Portable Devices with Light Emitting Diodes Have Unfavorable Health Effects

By outlaw_wolf [CC-BY-SA-2.0 (], via Wikimedia Commons

By outlaw_wolf [CC-BY-SA-2.0 (], via Wikimedia Commons

Light Emitting Diodes or LEDs are doubtlessly excellent inventions. The invention of the blue LED has even become a Nobel Prize winning feat. LED lights are already becoming more advantageous even when compared to fluorescent lamps. However, they are not without the drawbacks. Recently, a study has affirmed earlier studies and deductions on the harm caused by mobile devices that produce light using LEDs.

The Research

This recent research on the health effects of LED lights on humans was conducted by a team at Brigham and Women’s Hospital (BWH). It was a two-week inpatient study that sought to compare the biological effects of reading a light-emitting electronic device (referred to as a LE-eBook by the team) and reading a traditional printed book.

During the study, twelve participants were made to read LE-eBooks on an iPad for four hours before bedtime, for five consecutive nights. The same participants were then asked to do the same routine for the same period but with printed books.

The Results

The researchers found that the natural circadian rhythms of the research subjects were interrupted by the short-wavelength enriched light emanating from the LEDs. For the uninitiated, the iPads used in the research have displays that have LED lights. iPads may not have OLED displays (they use IPS display technology) but their displays still make use of LED lights for the backlighting.

Research participants who read an LE-eBook did not sleep as early as when they read printed books. The light from the devices apparently reduced sleepiness in the evening for those who read an LE-eBook. The research wasn’t just about doing physical observations (that could be subjective to some extent), though, as the researchers also decided to observe the biological reactions of the participants.  It was found that those who read an LE-eBook before going to bed had reduced melatonin secretion, which resulted in the later timing of their circadian clock and reduced next-morning alertness.

Earlier research initiatives on blue light have already shown that blue light really has the ability to suppress melatonin secretion but, as the researchers claim, there haven’t been research efforts aimed at exploring the effects of LED lighting technology on sleep.

By Sigismund von Dobschütz (Own work) [CC-BY-SA-3.0 (], via Wikimedia Commons

By Sigismund von Dobschütz (Own work) [CC-BY-SA-3.0 (], via Wikimedia Commons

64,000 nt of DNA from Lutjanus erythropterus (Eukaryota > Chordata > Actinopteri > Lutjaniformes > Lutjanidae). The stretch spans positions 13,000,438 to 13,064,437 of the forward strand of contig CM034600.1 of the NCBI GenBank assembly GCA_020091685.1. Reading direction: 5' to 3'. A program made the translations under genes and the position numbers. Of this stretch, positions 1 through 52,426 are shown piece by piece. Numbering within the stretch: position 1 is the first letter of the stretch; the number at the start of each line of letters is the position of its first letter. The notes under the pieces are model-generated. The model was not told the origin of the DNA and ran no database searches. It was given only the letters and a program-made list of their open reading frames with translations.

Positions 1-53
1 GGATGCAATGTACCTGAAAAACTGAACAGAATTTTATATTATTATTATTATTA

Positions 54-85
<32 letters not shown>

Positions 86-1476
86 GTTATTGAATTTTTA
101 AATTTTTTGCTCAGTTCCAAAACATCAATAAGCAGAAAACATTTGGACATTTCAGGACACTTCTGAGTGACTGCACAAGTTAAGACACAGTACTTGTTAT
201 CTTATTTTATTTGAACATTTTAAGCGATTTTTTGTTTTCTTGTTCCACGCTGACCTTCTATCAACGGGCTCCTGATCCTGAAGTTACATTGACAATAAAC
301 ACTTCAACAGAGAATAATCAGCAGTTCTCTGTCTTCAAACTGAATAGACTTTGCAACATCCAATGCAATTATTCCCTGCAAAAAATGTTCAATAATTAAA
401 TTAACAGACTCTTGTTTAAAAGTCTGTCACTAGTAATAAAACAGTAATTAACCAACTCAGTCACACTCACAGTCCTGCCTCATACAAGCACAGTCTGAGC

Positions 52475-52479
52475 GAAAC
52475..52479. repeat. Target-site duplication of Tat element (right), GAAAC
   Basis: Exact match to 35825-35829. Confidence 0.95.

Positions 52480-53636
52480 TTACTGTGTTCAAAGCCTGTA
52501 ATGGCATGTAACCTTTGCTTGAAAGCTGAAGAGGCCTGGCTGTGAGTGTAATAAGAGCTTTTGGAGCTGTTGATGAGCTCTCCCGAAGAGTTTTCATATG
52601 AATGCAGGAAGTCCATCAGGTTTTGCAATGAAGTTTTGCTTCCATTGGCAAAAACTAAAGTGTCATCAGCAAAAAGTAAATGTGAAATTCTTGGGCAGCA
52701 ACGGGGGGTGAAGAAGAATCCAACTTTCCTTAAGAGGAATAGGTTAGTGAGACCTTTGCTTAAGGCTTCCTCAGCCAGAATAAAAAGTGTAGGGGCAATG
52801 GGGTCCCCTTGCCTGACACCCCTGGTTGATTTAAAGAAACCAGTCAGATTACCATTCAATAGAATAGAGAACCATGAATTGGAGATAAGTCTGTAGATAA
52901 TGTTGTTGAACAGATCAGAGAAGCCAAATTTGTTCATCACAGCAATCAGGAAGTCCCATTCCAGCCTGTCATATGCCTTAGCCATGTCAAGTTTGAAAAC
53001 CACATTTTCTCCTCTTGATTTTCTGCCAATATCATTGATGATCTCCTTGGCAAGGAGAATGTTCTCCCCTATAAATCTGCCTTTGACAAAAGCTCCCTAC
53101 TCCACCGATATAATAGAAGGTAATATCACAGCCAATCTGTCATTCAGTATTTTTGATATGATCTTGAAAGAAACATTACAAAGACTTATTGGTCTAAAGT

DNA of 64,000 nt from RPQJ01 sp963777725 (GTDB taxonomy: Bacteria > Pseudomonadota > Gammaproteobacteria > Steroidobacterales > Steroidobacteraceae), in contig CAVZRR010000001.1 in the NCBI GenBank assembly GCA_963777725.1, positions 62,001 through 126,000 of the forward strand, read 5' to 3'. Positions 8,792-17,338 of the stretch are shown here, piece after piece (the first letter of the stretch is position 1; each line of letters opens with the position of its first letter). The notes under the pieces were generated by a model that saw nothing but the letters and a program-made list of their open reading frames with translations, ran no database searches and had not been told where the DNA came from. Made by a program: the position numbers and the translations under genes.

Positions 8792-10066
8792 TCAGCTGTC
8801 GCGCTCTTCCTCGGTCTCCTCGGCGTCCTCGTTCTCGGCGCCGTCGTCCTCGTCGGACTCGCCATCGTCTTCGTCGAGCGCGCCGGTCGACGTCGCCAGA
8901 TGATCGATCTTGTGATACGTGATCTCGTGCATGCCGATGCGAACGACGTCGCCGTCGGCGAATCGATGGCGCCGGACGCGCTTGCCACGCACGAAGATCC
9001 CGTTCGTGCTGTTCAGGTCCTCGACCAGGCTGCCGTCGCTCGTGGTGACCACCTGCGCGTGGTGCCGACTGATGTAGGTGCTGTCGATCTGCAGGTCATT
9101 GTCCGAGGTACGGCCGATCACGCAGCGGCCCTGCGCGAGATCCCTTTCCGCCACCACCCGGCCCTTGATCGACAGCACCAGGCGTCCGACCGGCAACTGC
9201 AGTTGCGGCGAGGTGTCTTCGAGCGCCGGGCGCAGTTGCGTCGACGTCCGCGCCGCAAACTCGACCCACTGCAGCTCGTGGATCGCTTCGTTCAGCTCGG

Should You Be Alarmed?

Further tests may still be needed to come up with more conclusive results but for now, it’s safe to assume that blue light from LEDs and mobile device displays are not contributing anything beneficial to a good night’s sleep. But are these research results really alarming? Maybe it’s not as much as what the LED harm hype is trying to make it appear but certainly, the possible adverse health consequences cannot be ignored. Being unable to get enough sleep is never a good thing. Even worse is the research finding that says that even if someone who failed to sleep at the expected time is able to sleep for full eight hours, that person will still feel tired and not as recharged as someone who slept the same number of hours but on time (based on the person’s regular sleeping habits).

Adjusting Display Calibration

As mentioned earlier, the main culprit here is the blue light that emanates from the display. That’s why it is worth asking if something software-based can be done to change that blue light into something warmer. It’s unfortunate that the researchers did not consider exploring this possibility. At present, many mobile devices already come with the software to adjust the color temperature, contrast, brightness, and saturation of displays. If the color temperature of the displays could be modified into something warmer (to reduce blue light),  the effect of the artificial light on sleep might be minimized or removed. Researchers should also consider this possibility and not only focus on how LED lights tend to be bad for sleeping patterns.

2k Display vs Retina Display

The possibility of mobile devices having an adverse effect on health is not a new issue. That tablets can disrupt sleep is something other research have already pointed out. Recent studies are only affirming the findings. It would be better if researchers focus on the solutions now instead of repeatedly emphasizing the banes of technology. The idea of making displays warmer (reducing blue light) or using other forms of backlighting technology can be explored to find out